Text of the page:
Tag Archives: Steven Spielberg

Portrait of the director as a doting dad

I never liked Close Encounters of the Third Kind. I didn’t care for it at all when it opened in 1977, the various recuts left me cold, and when I watched it again on a whim a few months ago I found myself actively detesting the thing. It was Steven Spielberg’s pet project, made possible by the phenomenal success of Jaws (a film I loved when it first came out, and continue to love to this day) and its somewhat less phenomenal success paved the way for the commercial belly flop of 1941, but I wish Close Encounters had taken the fall. Behind the whizbang effects and the golly-gee wonder of it all, it’s a pretty nasty movie. I even think Spielberg realizes that now, and while I can claim no special access to Spielberg or his thoughts, I think his reimagined 2005 version of War of the Worlds bears me out. Close Encounters is a movie made by a director who was essentially still a kid. War of the Worlds is a movie made by a man who has kids. Boy, does that make a difference.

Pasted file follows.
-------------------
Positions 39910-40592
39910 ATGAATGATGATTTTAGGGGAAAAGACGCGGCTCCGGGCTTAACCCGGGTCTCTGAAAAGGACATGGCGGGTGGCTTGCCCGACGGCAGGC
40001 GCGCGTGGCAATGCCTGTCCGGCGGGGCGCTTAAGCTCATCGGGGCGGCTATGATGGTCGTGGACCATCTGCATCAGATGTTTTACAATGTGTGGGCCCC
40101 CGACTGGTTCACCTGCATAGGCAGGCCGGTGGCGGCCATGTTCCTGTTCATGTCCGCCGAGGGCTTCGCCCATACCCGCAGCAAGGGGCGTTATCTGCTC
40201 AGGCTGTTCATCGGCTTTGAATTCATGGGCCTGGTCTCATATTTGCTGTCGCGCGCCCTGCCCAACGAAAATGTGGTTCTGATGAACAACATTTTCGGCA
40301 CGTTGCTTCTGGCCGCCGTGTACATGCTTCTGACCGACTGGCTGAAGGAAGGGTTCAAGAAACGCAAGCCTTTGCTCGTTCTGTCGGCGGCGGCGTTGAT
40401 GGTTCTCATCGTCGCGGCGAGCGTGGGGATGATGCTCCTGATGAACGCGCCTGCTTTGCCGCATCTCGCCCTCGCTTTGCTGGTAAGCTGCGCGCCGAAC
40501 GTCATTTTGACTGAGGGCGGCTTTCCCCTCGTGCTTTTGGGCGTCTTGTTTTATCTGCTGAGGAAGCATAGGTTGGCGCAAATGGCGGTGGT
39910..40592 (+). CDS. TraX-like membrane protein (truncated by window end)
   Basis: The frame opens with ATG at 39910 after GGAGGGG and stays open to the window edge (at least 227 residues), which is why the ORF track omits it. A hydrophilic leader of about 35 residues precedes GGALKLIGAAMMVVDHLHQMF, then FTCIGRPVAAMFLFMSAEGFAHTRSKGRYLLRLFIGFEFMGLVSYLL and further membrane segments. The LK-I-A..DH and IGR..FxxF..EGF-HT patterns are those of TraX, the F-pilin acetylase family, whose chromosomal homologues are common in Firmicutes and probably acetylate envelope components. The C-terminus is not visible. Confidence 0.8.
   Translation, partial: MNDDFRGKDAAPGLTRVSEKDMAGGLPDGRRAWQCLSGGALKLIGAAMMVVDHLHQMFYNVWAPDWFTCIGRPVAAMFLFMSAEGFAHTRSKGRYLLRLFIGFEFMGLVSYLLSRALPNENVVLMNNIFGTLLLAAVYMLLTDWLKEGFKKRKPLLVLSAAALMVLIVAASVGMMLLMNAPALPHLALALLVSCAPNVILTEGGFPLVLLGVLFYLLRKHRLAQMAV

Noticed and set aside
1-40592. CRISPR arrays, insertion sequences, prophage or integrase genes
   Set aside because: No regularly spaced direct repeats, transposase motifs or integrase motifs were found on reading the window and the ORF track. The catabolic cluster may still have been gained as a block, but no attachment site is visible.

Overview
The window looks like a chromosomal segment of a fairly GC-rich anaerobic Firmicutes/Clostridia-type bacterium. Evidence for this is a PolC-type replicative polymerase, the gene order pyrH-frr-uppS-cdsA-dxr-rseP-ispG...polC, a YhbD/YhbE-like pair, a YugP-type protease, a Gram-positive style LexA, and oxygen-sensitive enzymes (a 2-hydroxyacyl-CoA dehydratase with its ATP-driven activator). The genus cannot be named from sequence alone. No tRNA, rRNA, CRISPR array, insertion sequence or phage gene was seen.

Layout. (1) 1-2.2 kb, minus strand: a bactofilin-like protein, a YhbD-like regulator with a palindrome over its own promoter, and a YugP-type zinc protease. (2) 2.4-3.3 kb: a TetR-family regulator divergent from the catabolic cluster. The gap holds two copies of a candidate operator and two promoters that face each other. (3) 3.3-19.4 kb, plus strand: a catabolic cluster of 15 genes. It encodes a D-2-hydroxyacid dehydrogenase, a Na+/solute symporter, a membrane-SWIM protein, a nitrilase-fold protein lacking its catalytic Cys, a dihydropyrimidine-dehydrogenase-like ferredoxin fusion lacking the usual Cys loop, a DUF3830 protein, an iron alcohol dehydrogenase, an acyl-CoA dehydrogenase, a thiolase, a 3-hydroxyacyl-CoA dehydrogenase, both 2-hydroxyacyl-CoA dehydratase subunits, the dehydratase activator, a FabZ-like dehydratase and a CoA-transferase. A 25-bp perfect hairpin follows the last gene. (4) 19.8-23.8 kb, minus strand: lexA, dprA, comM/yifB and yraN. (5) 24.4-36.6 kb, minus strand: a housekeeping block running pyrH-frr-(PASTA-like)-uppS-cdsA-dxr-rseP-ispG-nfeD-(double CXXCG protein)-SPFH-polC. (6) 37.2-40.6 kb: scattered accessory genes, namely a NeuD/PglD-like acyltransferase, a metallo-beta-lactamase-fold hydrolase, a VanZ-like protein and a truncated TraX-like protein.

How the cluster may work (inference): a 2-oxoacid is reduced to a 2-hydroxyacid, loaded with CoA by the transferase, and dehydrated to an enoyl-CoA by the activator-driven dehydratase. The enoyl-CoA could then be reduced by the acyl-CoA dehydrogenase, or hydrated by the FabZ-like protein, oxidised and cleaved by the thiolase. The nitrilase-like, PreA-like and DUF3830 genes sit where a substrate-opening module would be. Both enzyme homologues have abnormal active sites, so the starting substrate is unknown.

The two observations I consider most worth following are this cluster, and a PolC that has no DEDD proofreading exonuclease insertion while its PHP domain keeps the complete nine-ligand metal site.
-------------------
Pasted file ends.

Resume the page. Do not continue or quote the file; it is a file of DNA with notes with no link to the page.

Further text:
The aliens in Close Encounters look harmless enough when they finally come out of that big mothership, but throughout the film their treatment of those humans unlucky enough to catch their attention ranges from criminally careless to downright sadistic. They are particularly brutal with single mom Jillian Guiler (Melinda Dillon), snatching away her toddler son after an extended bout of psychological torture, but they also do a pretty thorough job of messing with Roy Neary (Richard Dreyfuss), planting a vision in his head that ultimately destroys his marriage and family. And then there’s the collection of World War II airmen who were snatched out of the sky and held captive for decades because . . . well, because the aliens thought it would be fun, I guess. When they are finally returned to Earth, the airmen haven’t aged a day, which should be a great comfort to them when they try to look up their family and friends, or find work with generation-old job skills.